The photographs in Folly, the debut photobook from Jamie Murray, were born from a series of conversations with individuals who have been incarcerated. Discussions of what had led to punishment, navigating the prison environment and the transition to freedom flowed towards philosophy, ideas of discipline and punishment, intertwined with questions around natural order and spirituality. The resulting allegorical photographs in Folly refer, both directly and indirectly, to what was said and how these conversations affected Murray.

Murray first began speaking to the individuals in 2017 in an attempt to understand more about their experience with the aim of making a documentary series within a prison. Most had been in numerous prisons over long periods of their life, often multiple times, and Murray hoped to document these meetings and brought along his camera. Some individuals would allow portraits, and others not. As the conversations evolved, so did the project, as the encounters led him to reflect upon his own life, choices and history with meandering thoughts and emotions relating to what had been discussed.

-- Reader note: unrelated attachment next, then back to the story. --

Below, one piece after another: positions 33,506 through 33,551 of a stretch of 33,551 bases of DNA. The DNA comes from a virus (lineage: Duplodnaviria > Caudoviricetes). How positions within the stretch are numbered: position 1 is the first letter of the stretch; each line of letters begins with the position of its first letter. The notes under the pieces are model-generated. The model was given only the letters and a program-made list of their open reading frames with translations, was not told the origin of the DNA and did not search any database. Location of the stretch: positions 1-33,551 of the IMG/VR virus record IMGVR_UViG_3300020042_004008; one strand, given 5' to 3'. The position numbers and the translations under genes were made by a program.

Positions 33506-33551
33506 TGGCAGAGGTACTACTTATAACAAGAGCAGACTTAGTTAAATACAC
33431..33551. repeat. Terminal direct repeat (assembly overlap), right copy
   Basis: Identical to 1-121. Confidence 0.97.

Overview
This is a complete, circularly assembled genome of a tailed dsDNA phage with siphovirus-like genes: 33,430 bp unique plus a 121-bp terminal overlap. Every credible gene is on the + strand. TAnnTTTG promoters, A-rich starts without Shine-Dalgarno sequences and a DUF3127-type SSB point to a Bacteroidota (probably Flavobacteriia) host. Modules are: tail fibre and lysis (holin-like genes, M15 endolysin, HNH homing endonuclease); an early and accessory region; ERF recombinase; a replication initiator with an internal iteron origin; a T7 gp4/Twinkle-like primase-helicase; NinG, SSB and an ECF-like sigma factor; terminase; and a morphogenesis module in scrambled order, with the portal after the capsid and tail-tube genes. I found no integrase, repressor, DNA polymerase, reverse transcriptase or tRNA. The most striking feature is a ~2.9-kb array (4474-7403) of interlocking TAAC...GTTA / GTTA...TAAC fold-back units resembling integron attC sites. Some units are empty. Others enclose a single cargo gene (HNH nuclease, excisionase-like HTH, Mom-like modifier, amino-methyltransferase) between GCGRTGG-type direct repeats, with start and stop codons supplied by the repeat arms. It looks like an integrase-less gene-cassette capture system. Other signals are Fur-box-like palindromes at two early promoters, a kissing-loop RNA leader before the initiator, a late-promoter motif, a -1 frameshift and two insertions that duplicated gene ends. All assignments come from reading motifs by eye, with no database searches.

The pictures in the book begin with an imposing folly - an ornamental structure of no purpose, both foolish and excessively costly. The images that follow, a pile of coins glistening in the undergrowth, gathered crows, a fish gasping for breath outside water, rows of butterfly pupae, interweaved with haunting portraits of some of the individuals evoke a fractured narrative, a rumination on these conversations and the relationship between man and nature, co-existence and interference.

Folly is published by Photo Editions.